Editor’s note: first in a coliform mastitis series.
The dairy industry has made great strides against coliform mastitis in regard to management and prevention, but it still continues to be an economic problem for producers. “In our practice, coliform mastitis is predominantly manifested as a mild to moderately-severe case of clinical mastitis,” says Dale Moore, DVM, PhD, University of California Veterinary Medicine Teaching and Research Center. “We rarely see acute coliform mastitis anymore. It is still of economic importance, not necessarily because of the loss of cows, but because of the number of cases.”
Gram-negative bacteria that can cause mastitis include Escherichia coli, Klebsiella, Pseudomonas and Serratia. E. coli is the most common pathogen that causes coliform mastitis because it is readily available in the environment.
Coliforms and immunity
Understanding how a coliform infection interacts with the immune system is a bit of a chicken-or-the-egg question. “We are still trying to determine if a cow has an altered immune system which in turn leads to her specific response to a coliform infection, i.e. is she predisposed due to her immune status?” says George Barrington, DVM, PhD, Washington State University. “Alternatively, cows with a coliform infection clearly have alterations in their immune system because of the infection.”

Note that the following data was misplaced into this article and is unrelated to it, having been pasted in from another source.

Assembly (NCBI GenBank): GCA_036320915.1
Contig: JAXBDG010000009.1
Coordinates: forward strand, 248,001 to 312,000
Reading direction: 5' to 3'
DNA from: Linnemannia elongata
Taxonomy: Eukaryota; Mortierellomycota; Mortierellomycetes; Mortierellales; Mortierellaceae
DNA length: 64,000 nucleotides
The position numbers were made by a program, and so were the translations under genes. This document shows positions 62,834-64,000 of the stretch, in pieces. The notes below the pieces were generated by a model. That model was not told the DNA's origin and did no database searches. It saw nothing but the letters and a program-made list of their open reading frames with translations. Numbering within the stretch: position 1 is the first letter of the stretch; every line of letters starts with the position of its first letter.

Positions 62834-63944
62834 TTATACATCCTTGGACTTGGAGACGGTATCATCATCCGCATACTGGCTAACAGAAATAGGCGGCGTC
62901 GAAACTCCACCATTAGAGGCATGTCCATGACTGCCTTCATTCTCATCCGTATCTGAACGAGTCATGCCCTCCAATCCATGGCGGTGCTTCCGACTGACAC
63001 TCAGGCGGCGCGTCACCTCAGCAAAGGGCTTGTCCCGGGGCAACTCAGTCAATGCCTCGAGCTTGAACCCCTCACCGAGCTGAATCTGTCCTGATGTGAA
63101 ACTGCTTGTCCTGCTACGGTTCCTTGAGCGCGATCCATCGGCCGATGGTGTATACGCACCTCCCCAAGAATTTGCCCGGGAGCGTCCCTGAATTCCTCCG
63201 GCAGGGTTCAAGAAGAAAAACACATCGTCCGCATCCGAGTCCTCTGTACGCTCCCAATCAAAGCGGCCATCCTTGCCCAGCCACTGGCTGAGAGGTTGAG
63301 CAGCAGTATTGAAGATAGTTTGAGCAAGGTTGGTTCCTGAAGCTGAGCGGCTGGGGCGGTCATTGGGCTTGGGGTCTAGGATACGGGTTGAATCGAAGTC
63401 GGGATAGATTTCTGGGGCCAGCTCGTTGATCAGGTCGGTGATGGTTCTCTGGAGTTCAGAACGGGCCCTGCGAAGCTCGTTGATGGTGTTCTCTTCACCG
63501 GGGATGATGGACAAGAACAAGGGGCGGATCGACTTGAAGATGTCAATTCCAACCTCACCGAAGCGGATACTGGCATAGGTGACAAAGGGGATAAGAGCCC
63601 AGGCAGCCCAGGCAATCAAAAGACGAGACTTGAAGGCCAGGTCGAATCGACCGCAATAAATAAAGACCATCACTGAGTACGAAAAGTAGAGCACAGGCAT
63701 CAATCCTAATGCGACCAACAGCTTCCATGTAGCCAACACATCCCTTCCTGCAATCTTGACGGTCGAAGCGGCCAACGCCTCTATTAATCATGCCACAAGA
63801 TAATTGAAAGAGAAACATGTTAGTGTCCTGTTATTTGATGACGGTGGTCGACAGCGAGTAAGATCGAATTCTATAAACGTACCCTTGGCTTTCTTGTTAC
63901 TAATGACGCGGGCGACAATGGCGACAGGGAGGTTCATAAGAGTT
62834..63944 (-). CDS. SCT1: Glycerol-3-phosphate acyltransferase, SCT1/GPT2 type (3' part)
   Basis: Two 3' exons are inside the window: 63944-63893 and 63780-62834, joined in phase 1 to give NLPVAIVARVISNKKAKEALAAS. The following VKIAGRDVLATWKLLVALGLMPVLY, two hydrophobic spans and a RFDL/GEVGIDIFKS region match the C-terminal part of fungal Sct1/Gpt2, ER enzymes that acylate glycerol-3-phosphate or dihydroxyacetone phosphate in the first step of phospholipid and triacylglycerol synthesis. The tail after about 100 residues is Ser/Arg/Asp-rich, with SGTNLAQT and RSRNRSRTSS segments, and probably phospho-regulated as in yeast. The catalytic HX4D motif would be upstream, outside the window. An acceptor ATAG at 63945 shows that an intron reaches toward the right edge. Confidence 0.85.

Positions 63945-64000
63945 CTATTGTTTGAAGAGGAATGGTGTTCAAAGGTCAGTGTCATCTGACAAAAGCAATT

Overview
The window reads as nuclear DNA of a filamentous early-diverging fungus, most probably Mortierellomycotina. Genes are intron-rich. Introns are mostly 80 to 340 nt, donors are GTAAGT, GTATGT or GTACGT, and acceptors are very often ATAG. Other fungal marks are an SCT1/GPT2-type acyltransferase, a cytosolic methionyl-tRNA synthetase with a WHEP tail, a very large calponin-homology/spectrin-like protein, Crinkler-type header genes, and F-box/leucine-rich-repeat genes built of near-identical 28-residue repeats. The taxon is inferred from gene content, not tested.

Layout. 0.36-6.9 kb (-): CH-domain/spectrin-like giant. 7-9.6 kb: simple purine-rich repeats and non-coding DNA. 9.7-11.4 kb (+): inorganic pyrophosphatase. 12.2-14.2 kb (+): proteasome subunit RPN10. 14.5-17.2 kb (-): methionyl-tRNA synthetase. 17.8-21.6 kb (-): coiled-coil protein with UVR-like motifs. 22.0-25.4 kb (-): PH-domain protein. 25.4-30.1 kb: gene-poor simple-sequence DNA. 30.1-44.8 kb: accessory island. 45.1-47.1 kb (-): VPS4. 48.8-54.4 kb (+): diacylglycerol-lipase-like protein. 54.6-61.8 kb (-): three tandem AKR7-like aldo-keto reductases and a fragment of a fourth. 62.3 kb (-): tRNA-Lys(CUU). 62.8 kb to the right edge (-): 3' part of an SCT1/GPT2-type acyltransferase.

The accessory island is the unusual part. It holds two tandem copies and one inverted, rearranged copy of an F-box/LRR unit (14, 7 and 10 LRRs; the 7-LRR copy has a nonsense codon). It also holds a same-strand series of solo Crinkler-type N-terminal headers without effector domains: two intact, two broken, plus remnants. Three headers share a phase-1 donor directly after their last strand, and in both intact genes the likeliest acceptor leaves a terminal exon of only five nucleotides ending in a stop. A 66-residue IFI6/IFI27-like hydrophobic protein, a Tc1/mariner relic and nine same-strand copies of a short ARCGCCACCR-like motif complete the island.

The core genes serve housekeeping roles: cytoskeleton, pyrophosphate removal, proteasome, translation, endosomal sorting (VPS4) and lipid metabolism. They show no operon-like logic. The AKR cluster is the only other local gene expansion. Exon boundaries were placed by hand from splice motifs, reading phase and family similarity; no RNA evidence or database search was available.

There are some well-recognized immunologic events with regard to exposure to Gram-negative organisms that involve macrophages, neutrophils, endothelial cells, platelets and numerous cytokines. “In any case, we are still characterizing the immune system as it relates to the bovine mammary gland,” says Barrington. Nutrition can play a role in immune response, especially with the addition of components such as vitamin E (see sidebar).
Barrington adds that Ho Park and co-workers first started characterizing mammary lymphocyte populations in 1991. They found significant differences regarding cell-mediated immunity throughout the entire lactation cycle, from early pregnancy to early dry-off to the late dry period and through lactation. “What’s interesting is that we’re correlating the changes in the immune system with when the disease occurs, but we haven’t really matched that information yet to answer the question: Are these changes we see causing the susceptibility to coliform mastitis, or is the coliform mastitis causing the changes? There’s a triangle of effects involving the neuro-endocrine-immune systems, and it may be even more complicated than that.”
The cell wall of Gram-negative bacteria has several different parts. Although cows make antibodies to the entire structure, the outer parts are not consistent across different E. coli strains, so there is little cross-protection, says Moore. The core antigens of the cell wall are closely conserved by most E. coli organisms, and these core antigens are exposed during bacterial growth. A cow with high antibodies to these core antigens is less likely to develop severe clinical cases.